3d Printer pt 3: Designing your parts

Previous posts:

3d Printers:  a tool for the homestead?

3d Printer pt 2: Prusa i3 wood frame

 

One of the great things about this century is that you can learn how to almost anything.  There are people sharing their knowledge and skills on the Internet.  Tutorials abound.  3d printing is no exception.

It’s easy!

It didn’t used to be.

Back in the day, there were just a handful of companies that made software for designing stuff on a computer.  CAD (computer-aided design) seemed like arcane knowledge to me.  It was hard to learn, because even if I got the software, how would I test what I designed?

There are a crazy amount of CAD offerings now.  Many are free.  You can even steer clear of CAD for your design process and use drawing programs.

I went with a product called OpenSCAD.  It’s been great for design so far.

The idea is that you take simple objects like cubes and cylinders and combine them to make a complicated object.

I’m not going to give an OpenSCAD tutorial–there are plenty out there already.  I suggest you do some YouTube searches, etc.

For my first attempt at design, I decided to try to build some parts that would help with my fodder system.  I’d like to tilt the trays when it’s time to drain them.  Sliding a 2×2 piece of lumber in and out is frustrating.  I’d like a system that would allow me to turn a crank and have all the trays on a shelf raise up.  I figure that cams on a shaft  could do the lifting.

The parts I need to design are:

  • Cams.  These will sit on the shaft (I’ll buy a wood dowel for the shaft).
  • Supports.  These will have holes for the shaft to rotate in, and will hold the shaft in place.  Another name for this part is “pillow block”.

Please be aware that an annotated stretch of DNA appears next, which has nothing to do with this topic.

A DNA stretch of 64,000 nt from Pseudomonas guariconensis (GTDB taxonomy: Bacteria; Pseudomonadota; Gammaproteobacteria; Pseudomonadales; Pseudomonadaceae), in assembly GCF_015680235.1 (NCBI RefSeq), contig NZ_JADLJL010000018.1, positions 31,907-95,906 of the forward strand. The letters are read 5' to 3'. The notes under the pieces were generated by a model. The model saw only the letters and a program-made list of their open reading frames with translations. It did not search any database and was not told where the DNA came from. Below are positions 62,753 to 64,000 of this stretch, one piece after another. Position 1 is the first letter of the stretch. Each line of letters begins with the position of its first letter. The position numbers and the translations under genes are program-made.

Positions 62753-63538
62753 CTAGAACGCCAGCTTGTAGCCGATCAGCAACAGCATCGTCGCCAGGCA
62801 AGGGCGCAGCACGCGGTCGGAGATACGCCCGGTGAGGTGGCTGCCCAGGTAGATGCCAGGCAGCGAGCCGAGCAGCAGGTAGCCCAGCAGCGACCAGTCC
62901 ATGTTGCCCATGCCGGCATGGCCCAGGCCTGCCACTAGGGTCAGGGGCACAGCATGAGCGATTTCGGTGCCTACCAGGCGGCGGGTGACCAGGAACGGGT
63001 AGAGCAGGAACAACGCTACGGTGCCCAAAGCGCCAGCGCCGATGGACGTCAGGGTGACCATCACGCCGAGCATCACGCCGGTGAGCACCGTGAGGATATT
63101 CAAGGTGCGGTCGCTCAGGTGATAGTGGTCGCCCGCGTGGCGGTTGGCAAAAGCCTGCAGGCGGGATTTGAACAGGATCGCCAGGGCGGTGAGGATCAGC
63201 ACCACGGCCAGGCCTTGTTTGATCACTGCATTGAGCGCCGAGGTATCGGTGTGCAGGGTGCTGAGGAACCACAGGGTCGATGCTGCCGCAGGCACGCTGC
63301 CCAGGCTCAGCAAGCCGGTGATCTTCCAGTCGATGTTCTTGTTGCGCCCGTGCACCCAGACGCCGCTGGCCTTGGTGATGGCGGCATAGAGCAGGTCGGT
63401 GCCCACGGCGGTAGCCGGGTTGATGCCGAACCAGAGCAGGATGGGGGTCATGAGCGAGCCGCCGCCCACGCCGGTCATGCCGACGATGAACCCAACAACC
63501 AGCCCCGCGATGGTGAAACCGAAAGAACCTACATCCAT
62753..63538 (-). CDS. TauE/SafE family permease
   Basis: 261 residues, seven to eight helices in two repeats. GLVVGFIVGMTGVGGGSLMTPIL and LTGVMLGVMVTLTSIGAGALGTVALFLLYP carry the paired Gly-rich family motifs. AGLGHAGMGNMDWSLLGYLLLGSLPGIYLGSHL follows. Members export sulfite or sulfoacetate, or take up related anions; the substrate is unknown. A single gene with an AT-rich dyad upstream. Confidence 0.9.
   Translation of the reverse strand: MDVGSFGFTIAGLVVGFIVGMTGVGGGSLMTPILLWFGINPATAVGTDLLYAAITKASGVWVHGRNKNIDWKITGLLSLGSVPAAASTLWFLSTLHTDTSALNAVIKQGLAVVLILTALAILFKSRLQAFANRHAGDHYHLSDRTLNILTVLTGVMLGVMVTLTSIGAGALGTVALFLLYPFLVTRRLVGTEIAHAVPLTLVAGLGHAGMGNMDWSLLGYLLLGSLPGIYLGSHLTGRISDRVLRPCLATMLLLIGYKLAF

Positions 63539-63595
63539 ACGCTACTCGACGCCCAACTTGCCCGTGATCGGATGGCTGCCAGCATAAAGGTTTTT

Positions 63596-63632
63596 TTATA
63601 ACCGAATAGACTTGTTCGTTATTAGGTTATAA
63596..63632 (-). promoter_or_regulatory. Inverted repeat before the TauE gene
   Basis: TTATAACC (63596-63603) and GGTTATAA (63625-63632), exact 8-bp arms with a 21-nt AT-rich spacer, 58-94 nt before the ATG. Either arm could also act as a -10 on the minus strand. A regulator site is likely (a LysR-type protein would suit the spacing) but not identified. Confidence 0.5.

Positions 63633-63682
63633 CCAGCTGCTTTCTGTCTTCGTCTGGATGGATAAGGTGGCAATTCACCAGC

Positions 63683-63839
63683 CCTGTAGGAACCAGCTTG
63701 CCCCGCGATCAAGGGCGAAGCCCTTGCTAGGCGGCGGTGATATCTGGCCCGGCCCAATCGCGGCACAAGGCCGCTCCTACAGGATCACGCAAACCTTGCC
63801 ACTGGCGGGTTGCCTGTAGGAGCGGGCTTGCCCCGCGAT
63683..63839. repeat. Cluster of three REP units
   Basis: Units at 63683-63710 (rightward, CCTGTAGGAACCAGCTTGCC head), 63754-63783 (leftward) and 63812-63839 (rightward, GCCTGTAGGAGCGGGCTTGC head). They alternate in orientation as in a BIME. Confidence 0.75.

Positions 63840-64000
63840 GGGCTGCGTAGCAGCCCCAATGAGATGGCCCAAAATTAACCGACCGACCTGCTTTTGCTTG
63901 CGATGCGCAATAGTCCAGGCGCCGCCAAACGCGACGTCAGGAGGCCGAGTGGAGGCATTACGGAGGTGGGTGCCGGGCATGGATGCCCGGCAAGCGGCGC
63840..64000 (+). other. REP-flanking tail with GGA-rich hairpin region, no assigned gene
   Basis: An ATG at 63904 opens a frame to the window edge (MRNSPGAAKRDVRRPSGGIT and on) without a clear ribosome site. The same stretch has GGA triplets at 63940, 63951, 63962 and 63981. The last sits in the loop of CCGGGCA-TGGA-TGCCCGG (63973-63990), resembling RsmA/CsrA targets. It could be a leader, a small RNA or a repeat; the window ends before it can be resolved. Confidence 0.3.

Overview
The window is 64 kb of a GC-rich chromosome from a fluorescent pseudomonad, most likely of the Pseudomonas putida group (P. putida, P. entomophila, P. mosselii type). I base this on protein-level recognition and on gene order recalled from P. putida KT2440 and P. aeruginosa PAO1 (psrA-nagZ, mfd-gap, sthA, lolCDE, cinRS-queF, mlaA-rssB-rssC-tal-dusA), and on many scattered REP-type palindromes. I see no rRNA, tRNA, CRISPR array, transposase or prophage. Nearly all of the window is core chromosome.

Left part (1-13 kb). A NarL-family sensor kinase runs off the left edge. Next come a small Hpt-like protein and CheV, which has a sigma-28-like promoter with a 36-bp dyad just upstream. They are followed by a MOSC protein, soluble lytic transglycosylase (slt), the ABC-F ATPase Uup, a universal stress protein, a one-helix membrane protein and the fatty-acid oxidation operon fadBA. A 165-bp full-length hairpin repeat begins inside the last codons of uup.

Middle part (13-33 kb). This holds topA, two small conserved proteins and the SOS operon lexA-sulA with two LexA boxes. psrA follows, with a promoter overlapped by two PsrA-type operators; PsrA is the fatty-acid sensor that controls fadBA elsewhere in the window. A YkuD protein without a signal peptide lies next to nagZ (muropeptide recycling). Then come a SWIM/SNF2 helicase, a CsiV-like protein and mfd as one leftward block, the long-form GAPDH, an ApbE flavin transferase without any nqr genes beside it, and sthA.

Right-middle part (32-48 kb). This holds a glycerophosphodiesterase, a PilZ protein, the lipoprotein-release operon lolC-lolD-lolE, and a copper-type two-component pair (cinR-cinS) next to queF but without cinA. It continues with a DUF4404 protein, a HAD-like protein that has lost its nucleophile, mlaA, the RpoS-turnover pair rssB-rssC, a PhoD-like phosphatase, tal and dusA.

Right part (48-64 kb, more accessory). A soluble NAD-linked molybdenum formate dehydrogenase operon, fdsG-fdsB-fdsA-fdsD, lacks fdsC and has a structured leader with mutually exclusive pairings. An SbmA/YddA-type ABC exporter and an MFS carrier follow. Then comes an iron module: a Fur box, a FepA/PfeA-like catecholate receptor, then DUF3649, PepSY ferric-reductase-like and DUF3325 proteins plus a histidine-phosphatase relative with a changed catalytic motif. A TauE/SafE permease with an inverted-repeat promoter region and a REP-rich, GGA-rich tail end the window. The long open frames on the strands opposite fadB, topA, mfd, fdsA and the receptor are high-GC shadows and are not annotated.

• A crank arm.  I’ll turn this to turn the shaft.

The first part, the cam, took me a little over an hour to design, but that was mostly because I was learning how to use the software.  Here’s the result…

cam

So, the big hole is for the shaft.  The little hole is for a set screw that will secure the cam to the shaft.

I’ll figure out a page to leave the code for this and other parts I design.

The next piece was the part that would support the dowel.  I’ll probably end up printing two of these for every cam I use.

camfoot

Time for the crank.  I could design something typical, where you hold onto the handle and turn it, but that would involve more than one piece to be printed (the crank handle and the crank itself).  I want to do something that’s one piece.

The plan is to make the crank with a fingerhole/thumbhole instead of a handle.  here’s what I came up with.

camcrank

The end of the dowel fits in the medium hole.  A set screw will go in the small hole to hold the dowel in place.  Notice that I gave the crank whell support with the “x”.

I probably have six hours into designing these parts.  Hopefully I’ll get more proficient.  My expectation is that I’ll get to the point where something like this will take me an hour or less.

I don’t want to deceive you–this isn’t the end of designing the part.  There are decisions to be made about infill, where the print will start and more.  This is a good beginning though.